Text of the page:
Winter break housing prices and ISP meal plans bring about controversy
Campus often feels empty and desolate during winter break and ISP--but getting to stay on campus during these times is a requirement for some students' ISPs, and an incredibly valuable resource for housing insecure students. However, this doesn't mean that staying on campus during these times is always easy for students with limited budgets or specific dietary requirements. Photo taken by Sophia Brown.

Winter break housing prices and ISP meal plans bring about controversy

Throughout the years, New College has been met with criticism from the student body regarding issues of food insecurity and the quality of life on campus. Whether it be due to food quality, accessibility issues or even just finding suitable times to eat during a busy day, administration has heard the woes. Most recently, the announcements of the meal plans for the Independent Study Project (ISP) interterm this academic year, as well as the prices for staying on campus over winter break were met with significant backlash. 

On Nov. 2, Residence Hall Director Sean Brueggemann sent an email announcement informing students that campus residence halls would close for the holiday season on Dec. 18, reopening Jan. 1. The email continued with instructions on how to apply for housing over this 14-day period, including a link to the required online application. In this application, the prices were revealed:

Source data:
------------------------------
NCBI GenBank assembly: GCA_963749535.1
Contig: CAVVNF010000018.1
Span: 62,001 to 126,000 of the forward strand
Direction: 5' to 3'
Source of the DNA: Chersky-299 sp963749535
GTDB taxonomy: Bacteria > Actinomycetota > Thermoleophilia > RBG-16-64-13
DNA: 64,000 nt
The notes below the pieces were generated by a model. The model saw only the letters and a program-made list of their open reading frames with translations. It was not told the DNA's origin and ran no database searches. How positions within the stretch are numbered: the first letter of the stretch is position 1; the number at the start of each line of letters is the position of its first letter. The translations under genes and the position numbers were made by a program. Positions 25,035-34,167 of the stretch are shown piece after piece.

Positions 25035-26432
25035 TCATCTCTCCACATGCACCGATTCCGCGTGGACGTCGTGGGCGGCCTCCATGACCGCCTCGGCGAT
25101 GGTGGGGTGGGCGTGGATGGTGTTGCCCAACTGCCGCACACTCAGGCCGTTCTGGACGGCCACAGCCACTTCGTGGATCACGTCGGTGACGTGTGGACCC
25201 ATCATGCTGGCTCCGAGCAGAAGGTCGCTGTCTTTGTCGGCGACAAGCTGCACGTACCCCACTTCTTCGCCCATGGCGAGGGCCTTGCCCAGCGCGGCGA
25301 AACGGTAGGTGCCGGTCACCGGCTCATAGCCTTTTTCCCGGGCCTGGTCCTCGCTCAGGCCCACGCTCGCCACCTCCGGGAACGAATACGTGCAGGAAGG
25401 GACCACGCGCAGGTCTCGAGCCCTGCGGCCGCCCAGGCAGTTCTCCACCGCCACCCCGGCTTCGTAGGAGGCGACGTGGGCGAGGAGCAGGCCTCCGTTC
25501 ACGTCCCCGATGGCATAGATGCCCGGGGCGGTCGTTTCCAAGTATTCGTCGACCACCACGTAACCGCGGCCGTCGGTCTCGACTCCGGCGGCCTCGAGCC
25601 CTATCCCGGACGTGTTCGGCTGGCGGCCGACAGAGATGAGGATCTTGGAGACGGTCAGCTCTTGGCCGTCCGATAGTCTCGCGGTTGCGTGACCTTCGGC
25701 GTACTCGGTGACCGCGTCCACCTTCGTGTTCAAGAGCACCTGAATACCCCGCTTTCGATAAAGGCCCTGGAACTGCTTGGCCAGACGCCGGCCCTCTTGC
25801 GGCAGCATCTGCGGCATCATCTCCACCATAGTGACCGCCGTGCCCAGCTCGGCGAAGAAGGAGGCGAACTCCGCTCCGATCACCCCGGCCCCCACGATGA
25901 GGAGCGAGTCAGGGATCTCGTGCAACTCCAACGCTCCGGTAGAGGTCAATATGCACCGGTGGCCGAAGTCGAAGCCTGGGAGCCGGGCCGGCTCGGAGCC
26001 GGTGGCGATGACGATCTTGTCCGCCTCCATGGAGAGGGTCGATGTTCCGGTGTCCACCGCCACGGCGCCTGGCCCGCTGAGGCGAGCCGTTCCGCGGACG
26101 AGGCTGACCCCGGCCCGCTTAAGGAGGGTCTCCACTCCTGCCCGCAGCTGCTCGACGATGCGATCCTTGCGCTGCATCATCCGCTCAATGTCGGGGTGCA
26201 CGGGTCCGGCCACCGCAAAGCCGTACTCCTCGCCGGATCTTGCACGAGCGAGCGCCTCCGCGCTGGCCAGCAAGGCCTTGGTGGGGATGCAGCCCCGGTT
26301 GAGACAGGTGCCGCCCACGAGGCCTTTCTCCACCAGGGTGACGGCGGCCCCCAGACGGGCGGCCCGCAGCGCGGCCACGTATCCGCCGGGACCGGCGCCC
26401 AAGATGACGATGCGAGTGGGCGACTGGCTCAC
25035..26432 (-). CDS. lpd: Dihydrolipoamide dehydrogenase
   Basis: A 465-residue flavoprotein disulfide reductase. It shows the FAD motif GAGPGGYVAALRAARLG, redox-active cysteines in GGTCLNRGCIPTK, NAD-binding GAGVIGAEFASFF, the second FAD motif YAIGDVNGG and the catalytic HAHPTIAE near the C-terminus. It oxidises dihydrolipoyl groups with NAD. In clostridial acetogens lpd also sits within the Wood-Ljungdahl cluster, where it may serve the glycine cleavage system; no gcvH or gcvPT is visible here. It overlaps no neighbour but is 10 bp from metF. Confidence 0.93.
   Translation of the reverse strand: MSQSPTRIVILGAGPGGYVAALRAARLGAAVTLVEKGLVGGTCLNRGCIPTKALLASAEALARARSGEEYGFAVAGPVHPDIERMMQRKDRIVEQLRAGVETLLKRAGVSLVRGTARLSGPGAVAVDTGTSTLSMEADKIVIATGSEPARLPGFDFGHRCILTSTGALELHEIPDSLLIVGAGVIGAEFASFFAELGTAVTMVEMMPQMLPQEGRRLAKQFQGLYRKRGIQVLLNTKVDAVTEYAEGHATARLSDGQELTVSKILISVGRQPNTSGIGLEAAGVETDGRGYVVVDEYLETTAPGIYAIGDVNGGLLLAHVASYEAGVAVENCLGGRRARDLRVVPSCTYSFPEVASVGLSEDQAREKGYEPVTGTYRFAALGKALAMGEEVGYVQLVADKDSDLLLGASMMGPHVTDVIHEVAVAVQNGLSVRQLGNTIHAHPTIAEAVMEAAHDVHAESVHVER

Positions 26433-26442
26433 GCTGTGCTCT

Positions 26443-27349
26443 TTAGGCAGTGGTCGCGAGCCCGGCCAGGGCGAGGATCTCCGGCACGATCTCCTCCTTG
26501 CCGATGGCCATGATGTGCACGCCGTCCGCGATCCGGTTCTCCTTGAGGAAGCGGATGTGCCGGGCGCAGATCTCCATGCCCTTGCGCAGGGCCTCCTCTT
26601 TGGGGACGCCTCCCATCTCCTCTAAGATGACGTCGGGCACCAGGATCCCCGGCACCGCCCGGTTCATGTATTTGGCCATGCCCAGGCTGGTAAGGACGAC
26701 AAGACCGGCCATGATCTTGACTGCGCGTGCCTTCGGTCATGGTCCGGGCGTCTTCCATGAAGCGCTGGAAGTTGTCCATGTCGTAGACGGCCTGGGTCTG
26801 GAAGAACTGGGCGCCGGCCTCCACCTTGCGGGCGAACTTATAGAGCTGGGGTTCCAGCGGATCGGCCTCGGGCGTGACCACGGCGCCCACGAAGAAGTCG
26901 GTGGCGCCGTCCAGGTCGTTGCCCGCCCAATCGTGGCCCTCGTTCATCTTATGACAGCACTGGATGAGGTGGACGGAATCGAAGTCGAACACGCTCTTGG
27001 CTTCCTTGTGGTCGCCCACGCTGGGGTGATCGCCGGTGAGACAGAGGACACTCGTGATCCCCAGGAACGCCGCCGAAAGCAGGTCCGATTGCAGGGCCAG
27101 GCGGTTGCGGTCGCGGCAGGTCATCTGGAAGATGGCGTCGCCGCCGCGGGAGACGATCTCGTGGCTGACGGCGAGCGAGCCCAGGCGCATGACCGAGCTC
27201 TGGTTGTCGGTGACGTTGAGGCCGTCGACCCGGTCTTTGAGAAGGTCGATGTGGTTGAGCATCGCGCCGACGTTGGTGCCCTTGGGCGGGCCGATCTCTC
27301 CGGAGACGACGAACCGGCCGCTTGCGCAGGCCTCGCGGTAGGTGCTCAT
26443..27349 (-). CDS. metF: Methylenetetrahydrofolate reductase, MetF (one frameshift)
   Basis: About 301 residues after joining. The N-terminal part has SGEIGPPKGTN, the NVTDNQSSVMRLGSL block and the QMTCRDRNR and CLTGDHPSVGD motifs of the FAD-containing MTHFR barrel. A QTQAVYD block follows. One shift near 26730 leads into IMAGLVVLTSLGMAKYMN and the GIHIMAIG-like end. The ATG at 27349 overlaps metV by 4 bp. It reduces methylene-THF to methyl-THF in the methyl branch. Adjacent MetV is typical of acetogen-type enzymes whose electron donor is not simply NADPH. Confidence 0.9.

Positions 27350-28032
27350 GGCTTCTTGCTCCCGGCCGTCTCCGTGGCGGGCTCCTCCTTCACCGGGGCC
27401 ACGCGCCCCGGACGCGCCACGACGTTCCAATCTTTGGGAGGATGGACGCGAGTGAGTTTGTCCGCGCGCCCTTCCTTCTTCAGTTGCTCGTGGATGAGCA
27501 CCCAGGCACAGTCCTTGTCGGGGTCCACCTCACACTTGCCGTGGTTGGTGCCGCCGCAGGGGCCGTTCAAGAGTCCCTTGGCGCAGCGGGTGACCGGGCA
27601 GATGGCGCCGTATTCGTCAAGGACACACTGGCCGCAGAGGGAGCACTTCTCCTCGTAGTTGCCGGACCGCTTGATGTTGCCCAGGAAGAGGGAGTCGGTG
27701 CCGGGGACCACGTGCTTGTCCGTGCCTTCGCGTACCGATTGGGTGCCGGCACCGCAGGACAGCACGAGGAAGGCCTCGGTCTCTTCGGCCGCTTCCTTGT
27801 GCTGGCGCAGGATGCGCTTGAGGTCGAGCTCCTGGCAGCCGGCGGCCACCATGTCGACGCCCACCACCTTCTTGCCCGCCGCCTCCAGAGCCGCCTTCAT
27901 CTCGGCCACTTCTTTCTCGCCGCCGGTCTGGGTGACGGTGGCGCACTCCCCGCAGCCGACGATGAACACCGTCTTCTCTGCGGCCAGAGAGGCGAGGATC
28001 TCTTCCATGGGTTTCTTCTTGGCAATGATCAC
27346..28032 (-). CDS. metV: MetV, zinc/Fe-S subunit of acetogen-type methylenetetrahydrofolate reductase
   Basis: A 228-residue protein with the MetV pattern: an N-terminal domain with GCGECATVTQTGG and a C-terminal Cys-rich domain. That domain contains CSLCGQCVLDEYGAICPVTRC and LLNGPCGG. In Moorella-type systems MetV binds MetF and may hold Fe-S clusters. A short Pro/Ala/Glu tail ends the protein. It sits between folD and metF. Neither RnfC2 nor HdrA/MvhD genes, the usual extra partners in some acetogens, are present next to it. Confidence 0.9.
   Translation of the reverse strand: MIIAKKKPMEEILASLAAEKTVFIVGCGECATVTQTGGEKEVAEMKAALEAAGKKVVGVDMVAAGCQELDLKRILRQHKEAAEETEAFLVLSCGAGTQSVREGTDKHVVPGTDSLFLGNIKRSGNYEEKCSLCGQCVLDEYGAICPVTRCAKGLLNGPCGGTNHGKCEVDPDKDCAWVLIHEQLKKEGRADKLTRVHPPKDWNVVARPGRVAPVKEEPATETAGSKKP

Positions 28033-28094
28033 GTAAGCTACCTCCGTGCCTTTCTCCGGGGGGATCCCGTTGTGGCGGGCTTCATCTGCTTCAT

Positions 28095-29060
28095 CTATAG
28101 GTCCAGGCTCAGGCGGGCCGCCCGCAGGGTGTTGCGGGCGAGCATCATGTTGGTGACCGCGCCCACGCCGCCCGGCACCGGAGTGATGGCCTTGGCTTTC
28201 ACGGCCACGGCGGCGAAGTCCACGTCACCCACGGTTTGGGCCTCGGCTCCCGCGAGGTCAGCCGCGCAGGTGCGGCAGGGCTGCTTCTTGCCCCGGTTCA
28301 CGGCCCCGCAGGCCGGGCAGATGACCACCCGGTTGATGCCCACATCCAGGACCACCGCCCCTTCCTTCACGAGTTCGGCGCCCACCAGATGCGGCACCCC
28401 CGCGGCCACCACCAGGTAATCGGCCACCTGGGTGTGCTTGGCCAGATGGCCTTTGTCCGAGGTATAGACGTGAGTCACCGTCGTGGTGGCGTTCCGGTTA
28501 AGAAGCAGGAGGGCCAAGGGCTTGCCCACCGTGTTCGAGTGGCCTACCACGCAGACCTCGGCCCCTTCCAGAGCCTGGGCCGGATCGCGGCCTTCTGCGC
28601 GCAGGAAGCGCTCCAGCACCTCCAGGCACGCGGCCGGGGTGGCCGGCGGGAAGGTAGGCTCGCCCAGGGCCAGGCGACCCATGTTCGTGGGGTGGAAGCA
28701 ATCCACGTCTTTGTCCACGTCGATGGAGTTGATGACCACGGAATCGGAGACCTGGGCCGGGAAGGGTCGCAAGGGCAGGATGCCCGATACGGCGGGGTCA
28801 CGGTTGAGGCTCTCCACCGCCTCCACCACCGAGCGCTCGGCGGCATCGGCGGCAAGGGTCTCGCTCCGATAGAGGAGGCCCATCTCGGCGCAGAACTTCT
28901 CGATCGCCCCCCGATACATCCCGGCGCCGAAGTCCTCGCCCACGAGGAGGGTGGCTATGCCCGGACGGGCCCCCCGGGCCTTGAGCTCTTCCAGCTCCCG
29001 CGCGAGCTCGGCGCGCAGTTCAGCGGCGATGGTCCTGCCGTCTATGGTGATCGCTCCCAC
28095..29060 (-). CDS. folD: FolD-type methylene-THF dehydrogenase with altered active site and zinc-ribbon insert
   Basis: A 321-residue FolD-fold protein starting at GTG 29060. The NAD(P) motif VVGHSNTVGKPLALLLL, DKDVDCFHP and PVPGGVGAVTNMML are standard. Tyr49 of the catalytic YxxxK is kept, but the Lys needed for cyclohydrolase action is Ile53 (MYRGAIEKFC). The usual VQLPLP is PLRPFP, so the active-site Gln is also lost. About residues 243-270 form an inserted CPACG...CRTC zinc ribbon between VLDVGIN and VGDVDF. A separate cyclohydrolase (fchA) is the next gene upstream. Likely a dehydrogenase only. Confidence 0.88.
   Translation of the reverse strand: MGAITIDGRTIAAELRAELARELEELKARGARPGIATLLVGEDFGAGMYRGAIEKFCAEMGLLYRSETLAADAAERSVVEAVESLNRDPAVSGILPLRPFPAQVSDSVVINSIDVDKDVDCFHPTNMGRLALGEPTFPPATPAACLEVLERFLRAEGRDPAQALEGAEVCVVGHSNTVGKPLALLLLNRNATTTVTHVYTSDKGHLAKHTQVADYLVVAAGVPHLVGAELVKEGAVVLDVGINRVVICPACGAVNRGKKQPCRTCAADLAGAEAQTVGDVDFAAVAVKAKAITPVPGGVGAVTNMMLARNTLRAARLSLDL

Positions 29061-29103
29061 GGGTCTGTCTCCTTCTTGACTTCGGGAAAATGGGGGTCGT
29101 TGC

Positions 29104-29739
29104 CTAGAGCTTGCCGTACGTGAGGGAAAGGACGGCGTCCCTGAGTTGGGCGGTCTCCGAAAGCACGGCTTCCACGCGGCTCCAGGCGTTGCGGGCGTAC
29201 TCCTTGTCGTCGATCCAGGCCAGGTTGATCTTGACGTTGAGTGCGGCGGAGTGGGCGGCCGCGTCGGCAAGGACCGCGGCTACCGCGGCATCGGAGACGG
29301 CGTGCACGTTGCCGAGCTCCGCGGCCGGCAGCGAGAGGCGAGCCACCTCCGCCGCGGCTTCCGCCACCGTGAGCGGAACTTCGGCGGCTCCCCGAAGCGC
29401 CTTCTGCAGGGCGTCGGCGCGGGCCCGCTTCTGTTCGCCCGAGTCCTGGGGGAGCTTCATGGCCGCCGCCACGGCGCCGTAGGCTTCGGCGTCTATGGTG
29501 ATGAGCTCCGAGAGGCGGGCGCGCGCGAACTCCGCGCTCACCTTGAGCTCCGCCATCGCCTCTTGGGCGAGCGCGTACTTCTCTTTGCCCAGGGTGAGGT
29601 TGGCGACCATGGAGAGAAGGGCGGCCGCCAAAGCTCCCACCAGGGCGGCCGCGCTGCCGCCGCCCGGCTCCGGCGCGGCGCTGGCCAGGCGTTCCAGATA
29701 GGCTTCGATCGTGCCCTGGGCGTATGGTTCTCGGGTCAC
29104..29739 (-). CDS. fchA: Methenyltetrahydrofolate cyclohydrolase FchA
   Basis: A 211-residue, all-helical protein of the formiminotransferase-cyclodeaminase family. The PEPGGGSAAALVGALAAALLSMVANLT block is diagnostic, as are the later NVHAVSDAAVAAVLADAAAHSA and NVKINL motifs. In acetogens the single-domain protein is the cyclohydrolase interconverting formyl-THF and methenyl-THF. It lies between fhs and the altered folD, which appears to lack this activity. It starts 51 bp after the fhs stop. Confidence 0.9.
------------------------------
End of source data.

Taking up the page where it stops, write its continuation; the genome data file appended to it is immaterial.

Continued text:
$291.20 for a Pei Triple, $392 for a Pei Double, $405.16 to stay in B Dorm, $435.40 for B Dorm Preferred Single, $504 for all other letter dorms, $554.40 for a letter dorm single and $544.32 for a Dort/Goldstein room.

These rates were met with complaints from the student body, citing unreasonably high prices as the primary source of frustration. In an email interview with New College Chief of Staff and Interim VP of Student Affairs Bradley Thiessen, answers were offered to explain the costs. When asked what factors affect the prices of winter break housing, Thiessen replied, “Winter break housing prices are our standard daily rate of a room applied across a two-week period.”

“It’s my understanding that New College leadership (through our Chief Financial Officer) recommends housing prices to our Board of Trustees (BOT) for consideration and approval,” Thiessen continued. “Once those prices are set for the academic year, those rates dictate the winter break cost.” 

When asked about which campus amenities would still be available throughout the break, Thiessen answered that “while Campus Police will be available and able to respond to emergencies, we will not be able to offer our standard services and amenities to students for the two weeks of winter break. This is something we need to consider for the future.”

It’s also worth noting that during the 14-day break period, Residence Life staff will inspect all residence halls, citing violations such as damage, unauthorized pets and unauthorized appliances. These citations will be sent via email by Jan. 6. 

Thiessen did offer a potential solution for those struggling with housing or financial insecurity.